The Nikon Z lens roadmap looks exciting, but are there enough lenses in the pipeline? So far, the Z-mount lenses that Nikon has released so far just scratch the surface of the company’s plans for its upcoming mirrorless offerings. Indeed, at the same time that Nikon announced the Z6, Z7, and three initial lenses, they also created a roadmap of lenses for 2018 and 2019. This is the first time Nikon has ever done such a thing, but it is pretty exciting – not least because of all the new other lenses we know about now.
The Updated Nikon Z Lens Roadmap
As you can see, Nikon is planning a number of releases in the coming year and a half:
- 58mm f/0.95
- 24mm f/1.8
- 85mm f/1.8
- 24-70mm f/2.8
- 70-200mm f/2.8
- 14-30mm f/4
- 50mm f/1.2
- 20mm f/1.8
- 14-24mm f/2.8
- Four additional Nikon Z lenses (as yet unnamed)
- Seven Nikon Z lenses (as yet unnamed)
Nikon has also stated that they are developing non-S series lenses in the future. Whether these lenses represent some of the unnamed lenses in 2020 and 2021, or whether they are separate from this roadmap altogether, has yet to be confirmed.
Nikon 58mm f/0.95 S
A source of frustration for Nikon DSLR users for years (and SLR users for decades) has been the lack of any autofocus lenses with an aperture wider than f/1.4, and any lenses at all wider than f/1.2. Although there has been some debate about the theoretical maximum aperture an F-mount lens could have, while still focusing automatically, the simple fact is that we’ve been using f/1.4 lenses and smaller for years. That looks like it is about to change.
Nikon, not content with just doing one crazy thing like releasing an f/1.2 autofocus lens (which it is doing, starting with a 50mm f/1.2 in 2020), just announced that they’re planning to release a 58mm f/0.95 lens, the likes of which have never existed before for Nikon mount. This lens will not have autofocus, but the Nikon Z6 and Z7 both have focus peaking, and the 5-stop IBIS system with each camera will work fully with this new lens. The only comparable lens for Nikon or Canon at the moment is the Canon 50mm f/1.0 lens, which technically has autofocus, although it is famously slow. Nikon’s 58mm f/1.2 Noct lens is currently the fastest in the Nikon lineup (costing $3000+ used), and the company’s only other 58mm lens is the relatively new 58mm f/1.4.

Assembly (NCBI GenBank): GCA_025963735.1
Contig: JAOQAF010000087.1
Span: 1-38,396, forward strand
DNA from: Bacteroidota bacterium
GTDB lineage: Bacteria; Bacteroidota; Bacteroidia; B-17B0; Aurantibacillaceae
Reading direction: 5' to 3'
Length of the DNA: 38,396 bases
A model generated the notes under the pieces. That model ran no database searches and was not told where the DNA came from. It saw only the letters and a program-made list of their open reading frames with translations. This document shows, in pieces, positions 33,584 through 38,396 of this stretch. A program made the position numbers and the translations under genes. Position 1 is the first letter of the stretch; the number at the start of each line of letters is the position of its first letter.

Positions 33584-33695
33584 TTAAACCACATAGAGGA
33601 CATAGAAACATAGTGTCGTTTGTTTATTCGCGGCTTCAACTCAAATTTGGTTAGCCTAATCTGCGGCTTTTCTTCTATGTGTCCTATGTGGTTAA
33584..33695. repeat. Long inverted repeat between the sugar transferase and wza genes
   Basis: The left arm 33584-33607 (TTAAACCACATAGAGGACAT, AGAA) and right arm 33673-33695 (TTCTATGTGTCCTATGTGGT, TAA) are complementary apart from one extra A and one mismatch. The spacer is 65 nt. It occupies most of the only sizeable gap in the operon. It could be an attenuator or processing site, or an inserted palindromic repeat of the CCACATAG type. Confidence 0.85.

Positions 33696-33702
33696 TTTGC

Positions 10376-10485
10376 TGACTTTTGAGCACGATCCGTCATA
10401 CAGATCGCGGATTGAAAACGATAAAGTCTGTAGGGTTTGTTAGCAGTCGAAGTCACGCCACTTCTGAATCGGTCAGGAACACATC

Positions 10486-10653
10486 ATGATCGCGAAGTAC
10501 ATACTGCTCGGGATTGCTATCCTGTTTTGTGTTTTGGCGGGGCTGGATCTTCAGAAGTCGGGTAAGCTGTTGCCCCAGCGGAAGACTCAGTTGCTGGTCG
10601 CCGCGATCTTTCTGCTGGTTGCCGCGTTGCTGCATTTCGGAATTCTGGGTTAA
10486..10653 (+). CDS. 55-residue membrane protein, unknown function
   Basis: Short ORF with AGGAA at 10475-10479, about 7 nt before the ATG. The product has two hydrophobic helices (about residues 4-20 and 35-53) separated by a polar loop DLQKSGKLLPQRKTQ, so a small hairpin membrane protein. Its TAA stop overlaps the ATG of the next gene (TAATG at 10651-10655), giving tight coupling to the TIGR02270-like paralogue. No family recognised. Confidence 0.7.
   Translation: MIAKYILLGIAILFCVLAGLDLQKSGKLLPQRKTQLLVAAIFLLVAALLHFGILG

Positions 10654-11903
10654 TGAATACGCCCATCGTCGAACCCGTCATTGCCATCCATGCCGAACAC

If this lens comes out with the image quality that Nikon is advertising – “the pinnacle of S-line” – it will immediately be a big hit for video users, many of whom will be willing to pay the doubtlessly high price for something as unique as a 58mm f/0.95 lens for a camera with 5-axis stabilization, 10-bit 4:2:2 output, and focus peaking (and RAW video coming in a future firmware update). A combo like that will be exceptional for video.
And, of course, stills shooters will find it equally spectacular, with countless applications for portraiture, street photography, and close-up studio work. But expect an exhorbitant price.
Nikon S Lenses Released So Far
This list below keeps track of all the Nikon Z-mount lenses that have been announced so far, in the order that they shipped. Although it is a short list so far, we plan to update this article continually as new Z-mount lenses are released.
- 24-70mm f/4 S
- 35mm f/1.8 S
- 50mm f/1.8 S
- 24-70mm f/2.8 S
- 14-30mm f/4 S
If you want to find out more about the Nikon Z lenses, see Nikon Z Mirrorless Lenses page at Nikon USA.